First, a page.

Types of Ovarian Tumors: Sex Cord-Stromal Tumors & Granulosa-Theca Tumor

by Carlo Raj, MD

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    00:02 Our next topic here is sex cord-stromal tumor.

    00:04 Obviously, a percentage of ovarian tumors are dropping, so therefore I’m going to be much more specific as to what you need to know for these specific tumors.

    00:12 Let’s take a look.

    00:14 Overall frequency, take a look at a measly 5 to 10%, the proportion of malignant ovarian tumors overall only 2 to 3%.

    00:21 The age group will be all over the place and the types include fibroma, granulosa and Sertoli.

    00:27 Let me stop here and make sure that you understand the significance of some of these histologic cells.

    00:34 Fibroma.

    00:35 Okay, we’ll talk about that.

    00:37 Granulosa theca, this is a female. Ovary, follicle.

    00:41 Tell me about the histologic appearance in a normal follicle.

    00:44 Inner granulosa, outer theca.

    00:46 So far, so good.

    00:47 You focus upon the granulosa.

    00:50 Then we have the next type.

    00:51 "Dr. Raj, are you sure that’s not a typo?" I’m positive. It’s not a typo.

    00:56 This is a Sertoli–Leydig cell tumor.

    00:59 "I know for certain in physiology, Dr. Raj, that Leydig cells are found in a male and LH works upon it.

    01:05 And then in a male, it produces testosterone." Absolutely.

    01:09 So what business does this have doing in an ovary? It’s a cancer.

    01:14 Okay? It can do whatever it wants.

    01:16 It can turn into whatever it wants.

    01:19 Your focus is going to be on Leydig of an ovarian tumor.

    01:23 She – genotype XX.

    01:28 She is going to be producing excess testosterone.

    01:33 What do you think is going to happen to her? Masculinization.

    01:39 Let’s see the opposite.

    01:41 If you have a testicular tumor, a male, XY, in which a testicular tumor is a granulosa type.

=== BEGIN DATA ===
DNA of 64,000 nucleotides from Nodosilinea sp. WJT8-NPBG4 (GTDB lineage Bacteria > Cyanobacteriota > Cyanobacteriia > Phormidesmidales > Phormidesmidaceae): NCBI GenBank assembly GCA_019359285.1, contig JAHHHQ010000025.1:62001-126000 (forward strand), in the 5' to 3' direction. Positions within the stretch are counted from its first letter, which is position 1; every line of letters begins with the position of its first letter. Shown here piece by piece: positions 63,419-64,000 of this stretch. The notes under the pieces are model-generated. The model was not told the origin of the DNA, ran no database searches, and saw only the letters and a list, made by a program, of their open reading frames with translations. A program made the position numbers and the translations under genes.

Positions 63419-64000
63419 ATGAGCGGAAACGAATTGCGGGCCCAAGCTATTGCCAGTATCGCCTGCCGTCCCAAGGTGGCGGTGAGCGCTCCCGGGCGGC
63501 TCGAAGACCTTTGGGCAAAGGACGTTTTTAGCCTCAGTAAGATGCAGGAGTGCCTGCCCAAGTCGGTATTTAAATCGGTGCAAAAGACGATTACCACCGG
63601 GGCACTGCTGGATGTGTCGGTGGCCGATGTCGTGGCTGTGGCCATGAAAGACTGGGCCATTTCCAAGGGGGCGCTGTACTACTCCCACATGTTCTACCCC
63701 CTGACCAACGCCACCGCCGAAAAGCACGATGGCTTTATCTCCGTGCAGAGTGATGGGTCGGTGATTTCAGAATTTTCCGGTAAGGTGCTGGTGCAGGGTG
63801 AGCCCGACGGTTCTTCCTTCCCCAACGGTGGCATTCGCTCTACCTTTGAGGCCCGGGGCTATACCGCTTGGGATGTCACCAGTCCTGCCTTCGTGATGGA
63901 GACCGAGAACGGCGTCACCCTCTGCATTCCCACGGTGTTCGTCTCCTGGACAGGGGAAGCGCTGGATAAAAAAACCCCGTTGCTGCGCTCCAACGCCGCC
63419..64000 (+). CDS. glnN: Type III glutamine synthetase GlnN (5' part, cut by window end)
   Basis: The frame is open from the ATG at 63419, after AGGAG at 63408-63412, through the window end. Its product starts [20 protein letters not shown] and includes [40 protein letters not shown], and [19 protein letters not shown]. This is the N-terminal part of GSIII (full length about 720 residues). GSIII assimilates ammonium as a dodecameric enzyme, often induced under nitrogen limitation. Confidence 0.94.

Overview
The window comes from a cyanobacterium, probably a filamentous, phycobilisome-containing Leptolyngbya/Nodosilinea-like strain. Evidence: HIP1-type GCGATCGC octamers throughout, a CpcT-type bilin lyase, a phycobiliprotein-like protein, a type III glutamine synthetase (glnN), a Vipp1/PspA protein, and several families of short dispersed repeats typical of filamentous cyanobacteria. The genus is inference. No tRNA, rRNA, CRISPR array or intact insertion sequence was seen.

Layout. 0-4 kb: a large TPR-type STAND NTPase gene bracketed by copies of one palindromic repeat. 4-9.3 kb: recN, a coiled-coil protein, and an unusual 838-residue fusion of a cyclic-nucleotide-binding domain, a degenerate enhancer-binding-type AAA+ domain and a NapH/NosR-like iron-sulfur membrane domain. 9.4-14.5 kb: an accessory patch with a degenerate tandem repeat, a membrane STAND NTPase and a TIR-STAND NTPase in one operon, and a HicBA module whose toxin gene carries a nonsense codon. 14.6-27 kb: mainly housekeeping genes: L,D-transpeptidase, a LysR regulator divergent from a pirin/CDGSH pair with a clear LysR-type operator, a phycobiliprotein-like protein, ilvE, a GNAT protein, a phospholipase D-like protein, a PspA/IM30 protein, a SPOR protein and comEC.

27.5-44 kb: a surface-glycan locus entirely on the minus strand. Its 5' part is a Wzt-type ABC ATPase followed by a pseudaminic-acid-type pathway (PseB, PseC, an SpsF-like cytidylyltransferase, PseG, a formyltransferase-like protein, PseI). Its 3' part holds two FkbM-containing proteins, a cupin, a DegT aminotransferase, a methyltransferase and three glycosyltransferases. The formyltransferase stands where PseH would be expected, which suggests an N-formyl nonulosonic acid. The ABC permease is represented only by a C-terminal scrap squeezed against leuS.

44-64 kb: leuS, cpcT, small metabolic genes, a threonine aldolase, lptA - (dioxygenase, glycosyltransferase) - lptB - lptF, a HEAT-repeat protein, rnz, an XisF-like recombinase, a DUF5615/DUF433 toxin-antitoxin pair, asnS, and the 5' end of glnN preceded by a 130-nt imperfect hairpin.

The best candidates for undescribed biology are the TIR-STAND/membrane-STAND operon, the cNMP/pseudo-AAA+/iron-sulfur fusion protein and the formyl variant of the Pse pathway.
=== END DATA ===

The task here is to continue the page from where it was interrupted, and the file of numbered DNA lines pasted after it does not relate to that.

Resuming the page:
01:50 A male should not have normal granulosa cells.

    01:54 We have outer Leydig, inner Sertoli.

    01:57 Right? Our blood test's barrier.

    01:59 But if it’s a granulosa cell tumor in a male, then what is he going to – How is he going to present? That granulosa is going to produce a lot more estrogen.

    02:10 Correct? This estrogen in male, what is going to happen to him? How is he going to present? Feminization.

    02:18 Use your normal anatomy and physiology so that you can truly understand our pathologies.

    02:24 I’ve done this, too, numerous times, yet here’s another example.

    02:29 Granulosa theca cell tumor.

    02:31 Now it becomes easy.

    02:34 So make sure you have granulosa and theca cell.

    02:36 This is tumor though.

    02:37 So therefore this is going to be rather chaotic.

    02:40 It may produce large amounts of estrogen, but we already predicted that.

    02:43 The granulosa cell, responsible for producing your estrogen.

    02:46 Now stop here.

    02:48 What’s my topic and who’s my gender? My topic is ovarian tumor.

    02:51 My gender is female.

    02:53 She is genotypically XX.

    02:56 So she’s already feminized.

    02:57 So what then happens to her or in terms of how is she presenting that makes her more feminine? Well, it’s not so much that.

    03:05 She's -- She’s experiencing precocious puberty.

    03:08 Early, early puberty.

    03:10 So precocious sexual development.

    03:12 Look for breast being developed maybe much earlier, 12 or 13 years of age.